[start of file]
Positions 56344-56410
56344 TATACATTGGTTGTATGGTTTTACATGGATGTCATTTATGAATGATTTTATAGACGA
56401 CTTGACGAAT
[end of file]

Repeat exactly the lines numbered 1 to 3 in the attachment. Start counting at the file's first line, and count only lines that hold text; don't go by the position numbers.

Positions 56344-56410
56344 TATACATTGGTTGTATGGTTTTACATGGATGTCATTTATGAATGATTTTATAGACGA
56401 CTTGACGAAT